Don’t worry. I don’t intend to give examples of the “amazing” artificially generated output of ChatGPT, a chatbot introduced last fall by OpenAI. With true Boomer perspective, and as one who wrote his first simple computer program using Basic language back in the dark age of the 1970s, I am not all that impressed with the latest attempt “to mimic human conversationalists,” as Wikipedia puts it.
Okay, so it can produce term papers in the flash of a cursor and compose sonnets like Shakespeare’s as fast as you can say “iamb.” It’s still a computer program subject to the timeless GIGO coding rule: garbage in, garbage out. When you get down to it, ChatGPT is a software tool that may very well help us explore the outer reaches of Pi, keep the subways running on time, and save countless lives by boosting medical efficiency—all of which I very much favor. But it won’t, as one hyperventilating pundit put it, come to know us better than we know ourselves, that is, unless we lower ourselves to its level.
High school teachers are rightly concerned that students will use the new chatbot to create top-notch papers they could never write themselves. While this could be a major problem, anticipating it might encourage teachers to get to know their students and their abilities better. Could the kid in the back row who doodles all day really compose an A+ book report on The Great Gatsby? Probably not. Then again, maybe he’s a bored genius who needs to be challenged. Find out. Teachers might also set a baseline for each student with regular in-class writing assignments they could then compare with the longer work done at home.
The anxiety caused by ChatGPT among college professors is somewhat different. It seems their concern is not so much with students cheating as with the whole academic edifice collapsing, with the attendant loss of reputation and prestige. How will they be able to demand endowed, no-show chairs and inflated salaries if their learned treatises on academic minutiae can be surpassed by a chatbot? Wouldn’t students be better off interfacing with AI than taking out enormous loans to sit in class and listen, as they do today, not even to elite professors but to their teaching assistants?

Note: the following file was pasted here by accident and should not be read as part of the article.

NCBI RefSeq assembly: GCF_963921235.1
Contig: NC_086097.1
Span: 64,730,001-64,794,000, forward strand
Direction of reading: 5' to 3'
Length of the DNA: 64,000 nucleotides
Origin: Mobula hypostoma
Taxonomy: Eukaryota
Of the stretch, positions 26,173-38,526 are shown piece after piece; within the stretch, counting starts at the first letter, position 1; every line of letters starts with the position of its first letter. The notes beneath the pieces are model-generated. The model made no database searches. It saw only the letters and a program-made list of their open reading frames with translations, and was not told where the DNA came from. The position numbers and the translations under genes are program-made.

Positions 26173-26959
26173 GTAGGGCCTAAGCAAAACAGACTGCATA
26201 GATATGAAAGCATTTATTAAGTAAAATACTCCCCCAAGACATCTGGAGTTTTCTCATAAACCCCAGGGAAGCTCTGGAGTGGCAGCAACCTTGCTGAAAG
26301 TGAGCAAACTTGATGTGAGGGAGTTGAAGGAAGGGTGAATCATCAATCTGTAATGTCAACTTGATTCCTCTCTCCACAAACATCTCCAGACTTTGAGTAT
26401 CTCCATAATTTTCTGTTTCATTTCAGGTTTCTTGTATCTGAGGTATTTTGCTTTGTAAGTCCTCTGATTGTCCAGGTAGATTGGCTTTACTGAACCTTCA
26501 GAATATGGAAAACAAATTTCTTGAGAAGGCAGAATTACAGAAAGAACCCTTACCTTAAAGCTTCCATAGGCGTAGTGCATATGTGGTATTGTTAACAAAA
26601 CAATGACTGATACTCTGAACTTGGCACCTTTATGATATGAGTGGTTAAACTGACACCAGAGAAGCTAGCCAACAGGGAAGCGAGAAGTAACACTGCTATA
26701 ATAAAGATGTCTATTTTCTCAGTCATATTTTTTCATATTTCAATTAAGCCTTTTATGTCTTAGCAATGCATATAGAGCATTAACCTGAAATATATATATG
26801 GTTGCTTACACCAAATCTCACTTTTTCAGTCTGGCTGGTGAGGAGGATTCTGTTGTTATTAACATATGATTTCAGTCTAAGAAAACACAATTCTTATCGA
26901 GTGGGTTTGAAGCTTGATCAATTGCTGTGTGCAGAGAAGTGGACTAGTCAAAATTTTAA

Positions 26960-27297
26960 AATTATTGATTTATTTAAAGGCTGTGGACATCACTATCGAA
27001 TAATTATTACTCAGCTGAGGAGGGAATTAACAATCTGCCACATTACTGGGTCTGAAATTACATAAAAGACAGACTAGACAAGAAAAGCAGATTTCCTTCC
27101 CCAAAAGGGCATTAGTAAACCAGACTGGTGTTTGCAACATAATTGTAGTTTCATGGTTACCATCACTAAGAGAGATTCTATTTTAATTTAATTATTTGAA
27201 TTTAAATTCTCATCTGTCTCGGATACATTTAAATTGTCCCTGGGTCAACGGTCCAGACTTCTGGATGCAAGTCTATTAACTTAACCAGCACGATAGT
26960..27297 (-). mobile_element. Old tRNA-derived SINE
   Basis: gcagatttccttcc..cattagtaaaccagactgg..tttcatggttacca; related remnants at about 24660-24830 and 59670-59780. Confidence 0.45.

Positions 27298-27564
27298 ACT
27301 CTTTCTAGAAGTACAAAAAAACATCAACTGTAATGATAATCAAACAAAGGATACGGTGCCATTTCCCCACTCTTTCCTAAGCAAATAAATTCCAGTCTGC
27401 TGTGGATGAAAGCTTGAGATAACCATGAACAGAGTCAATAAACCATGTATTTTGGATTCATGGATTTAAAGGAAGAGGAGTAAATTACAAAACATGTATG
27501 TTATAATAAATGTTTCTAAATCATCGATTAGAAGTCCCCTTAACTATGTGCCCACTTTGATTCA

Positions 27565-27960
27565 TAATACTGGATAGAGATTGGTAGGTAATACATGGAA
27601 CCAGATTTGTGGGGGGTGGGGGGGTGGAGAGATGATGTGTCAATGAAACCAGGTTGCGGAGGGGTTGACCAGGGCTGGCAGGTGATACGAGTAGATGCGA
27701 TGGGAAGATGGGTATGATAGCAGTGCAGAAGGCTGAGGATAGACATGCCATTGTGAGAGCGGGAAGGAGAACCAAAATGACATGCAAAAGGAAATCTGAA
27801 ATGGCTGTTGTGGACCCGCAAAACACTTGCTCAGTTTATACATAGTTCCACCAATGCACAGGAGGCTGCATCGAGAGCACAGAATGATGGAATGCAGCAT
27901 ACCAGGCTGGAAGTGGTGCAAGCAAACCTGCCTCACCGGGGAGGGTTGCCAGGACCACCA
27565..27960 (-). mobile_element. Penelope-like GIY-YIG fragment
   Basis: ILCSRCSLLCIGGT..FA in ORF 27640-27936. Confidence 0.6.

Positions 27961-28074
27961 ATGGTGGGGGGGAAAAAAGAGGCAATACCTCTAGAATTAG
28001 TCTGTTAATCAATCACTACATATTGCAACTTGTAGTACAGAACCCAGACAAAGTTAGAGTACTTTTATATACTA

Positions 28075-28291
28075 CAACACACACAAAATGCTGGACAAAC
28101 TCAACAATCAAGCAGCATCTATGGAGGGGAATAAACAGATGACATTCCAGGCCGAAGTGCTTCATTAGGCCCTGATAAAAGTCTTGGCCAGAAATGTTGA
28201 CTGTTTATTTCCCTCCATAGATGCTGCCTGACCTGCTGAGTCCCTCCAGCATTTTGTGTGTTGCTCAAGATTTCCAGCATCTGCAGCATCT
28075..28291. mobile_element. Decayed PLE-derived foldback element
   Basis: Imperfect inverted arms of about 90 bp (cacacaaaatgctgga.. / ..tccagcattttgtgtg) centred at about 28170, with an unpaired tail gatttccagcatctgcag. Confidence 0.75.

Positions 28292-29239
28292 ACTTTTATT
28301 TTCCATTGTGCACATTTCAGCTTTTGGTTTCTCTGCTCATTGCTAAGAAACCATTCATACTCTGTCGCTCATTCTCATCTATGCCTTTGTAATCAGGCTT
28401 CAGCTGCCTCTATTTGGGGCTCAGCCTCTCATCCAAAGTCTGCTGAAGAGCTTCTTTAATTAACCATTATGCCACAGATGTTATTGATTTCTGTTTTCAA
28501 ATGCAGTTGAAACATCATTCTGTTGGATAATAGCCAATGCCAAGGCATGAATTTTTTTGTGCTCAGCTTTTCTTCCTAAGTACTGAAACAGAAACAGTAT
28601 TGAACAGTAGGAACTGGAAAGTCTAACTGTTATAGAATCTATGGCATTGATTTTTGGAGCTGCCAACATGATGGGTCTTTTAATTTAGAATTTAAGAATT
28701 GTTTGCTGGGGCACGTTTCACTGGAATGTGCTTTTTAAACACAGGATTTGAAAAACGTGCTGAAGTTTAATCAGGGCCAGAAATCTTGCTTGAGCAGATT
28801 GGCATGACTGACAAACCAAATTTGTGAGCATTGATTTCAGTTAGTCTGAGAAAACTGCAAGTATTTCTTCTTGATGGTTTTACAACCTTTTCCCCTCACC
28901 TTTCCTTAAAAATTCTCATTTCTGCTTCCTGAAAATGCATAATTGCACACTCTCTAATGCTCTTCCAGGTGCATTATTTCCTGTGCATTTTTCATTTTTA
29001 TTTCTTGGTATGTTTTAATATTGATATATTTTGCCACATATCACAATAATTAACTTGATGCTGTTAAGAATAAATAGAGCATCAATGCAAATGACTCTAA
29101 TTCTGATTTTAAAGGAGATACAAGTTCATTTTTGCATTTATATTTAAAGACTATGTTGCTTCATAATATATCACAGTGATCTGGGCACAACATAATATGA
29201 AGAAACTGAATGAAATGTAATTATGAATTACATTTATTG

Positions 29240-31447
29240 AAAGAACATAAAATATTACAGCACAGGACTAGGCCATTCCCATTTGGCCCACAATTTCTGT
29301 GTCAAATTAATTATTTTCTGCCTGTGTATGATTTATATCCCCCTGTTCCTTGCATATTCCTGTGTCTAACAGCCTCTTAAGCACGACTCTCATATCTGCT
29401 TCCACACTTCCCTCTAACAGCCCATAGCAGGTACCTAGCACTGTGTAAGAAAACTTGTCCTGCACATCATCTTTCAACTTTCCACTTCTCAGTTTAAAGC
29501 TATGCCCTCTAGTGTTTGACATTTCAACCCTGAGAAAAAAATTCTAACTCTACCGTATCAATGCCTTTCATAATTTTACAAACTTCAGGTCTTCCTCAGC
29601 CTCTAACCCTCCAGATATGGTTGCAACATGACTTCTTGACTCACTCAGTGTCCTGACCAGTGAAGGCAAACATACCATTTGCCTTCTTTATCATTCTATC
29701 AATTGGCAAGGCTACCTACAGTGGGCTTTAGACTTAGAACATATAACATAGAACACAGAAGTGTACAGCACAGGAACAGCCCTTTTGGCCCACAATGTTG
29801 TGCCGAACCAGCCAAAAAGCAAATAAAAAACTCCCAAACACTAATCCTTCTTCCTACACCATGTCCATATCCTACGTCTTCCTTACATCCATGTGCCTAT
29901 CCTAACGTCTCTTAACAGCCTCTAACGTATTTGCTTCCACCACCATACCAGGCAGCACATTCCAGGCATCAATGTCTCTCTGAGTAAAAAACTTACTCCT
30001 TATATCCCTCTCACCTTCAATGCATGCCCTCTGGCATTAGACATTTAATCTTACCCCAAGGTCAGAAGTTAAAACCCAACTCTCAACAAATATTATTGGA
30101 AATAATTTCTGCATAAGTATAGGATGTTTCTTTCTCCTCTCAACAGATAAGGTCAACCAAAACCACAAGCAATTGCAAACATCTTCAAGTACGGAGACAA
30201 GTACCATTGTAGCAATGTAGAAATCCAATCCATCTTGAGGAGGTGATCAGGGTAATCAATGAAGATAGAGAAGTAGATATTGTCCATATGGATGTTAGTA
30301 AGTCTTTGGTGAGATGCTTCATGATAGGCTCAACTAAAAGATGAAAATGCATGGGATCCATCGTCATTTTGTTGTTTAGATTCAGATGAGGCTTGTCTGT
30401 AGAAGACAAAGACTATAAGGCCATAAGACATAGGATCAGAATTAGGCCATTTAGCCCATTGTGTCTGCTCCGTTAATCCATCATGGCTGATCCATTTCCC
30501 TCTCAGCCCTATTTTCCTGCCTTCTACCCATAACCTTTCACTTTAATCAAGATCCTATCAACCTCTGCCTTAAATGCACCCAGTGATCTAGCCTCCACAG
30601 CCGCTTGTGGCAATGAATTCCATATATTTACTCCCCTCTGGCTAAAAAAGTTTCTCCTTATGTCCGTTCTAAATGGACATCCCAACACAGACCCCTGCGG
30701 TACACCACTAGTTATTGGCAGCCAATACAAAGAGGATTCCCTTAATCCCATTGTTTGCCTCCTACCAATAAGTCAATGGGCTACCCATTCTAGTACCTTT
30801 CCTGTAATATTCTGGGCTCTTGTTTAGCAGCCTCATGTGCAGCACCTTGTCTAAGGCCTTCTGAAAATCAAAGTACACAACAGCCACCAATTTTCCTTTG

Now for the truly vital questions about ChatGPT and its ilk: Does AI really think? Does it possess consciousness and self-awareness? How would it perform if we deny it access to some databases or refuse to feed it more new data? Would it be able to reason its way to new conclusions or perform empirical experiments to gain new information? Futuristic movies, from 2001: A Space Odyssey to the endless Star Wars prequels and sequels would suggest the answer to these questions is Yes. Just as the scheming computer Hal outsmarts his human programmers and shows an instinct for self-preservation, ChatGPT can play games with you, make jokes, evince apparent empathy, and even predict the online choices you will make. And with thousands of sci-fi thrillers in its memory, it won’t fall for that old movie trope of some guy inputting the word “Why?” and causing the computer to shake, rattle, and implode.
But does this highly touted new chatbot really feel, really think, really possess self-awareness and the ability to make rational choices? In short, does it have a soul?
If we have trouble answering these questions, perhaps it is because we have limited notions of what the human person is, and what the properties of the soul are. In an age when so many spend most of their waking hours online—benefitting from software that can perform any number of tasks faster and better than any human—we inevitably overestimate the nature of computers and downgrade our own innate abilities. Indeed, we are fully convicted Cartesians, each having reduced our perception of ourself to the formula, “I think, therefore I am.”
In classical philosophy, which isn’t widely studied today, the soul is composed of two powers, the intellect and the will. If you think, because of its impressive outputs, that a chatbot possesses intellect, think again. The highest function of the intellect is not to store, organize, and quickly access information. Rather, it is to attain wisdom. The other power of the soul, the will, allows us to make practical judgments here and now—to choose between right and wrong, good and evil, and to act based on our choices.
I am sure ChatGPT can tell you all about the soul—the intellect and the will—in eloquent and comprehensive sentences that will take the whole of philosophy and some theology into account. But can it make a judgment, and act on it? Wisely? Maybe, you should ask it.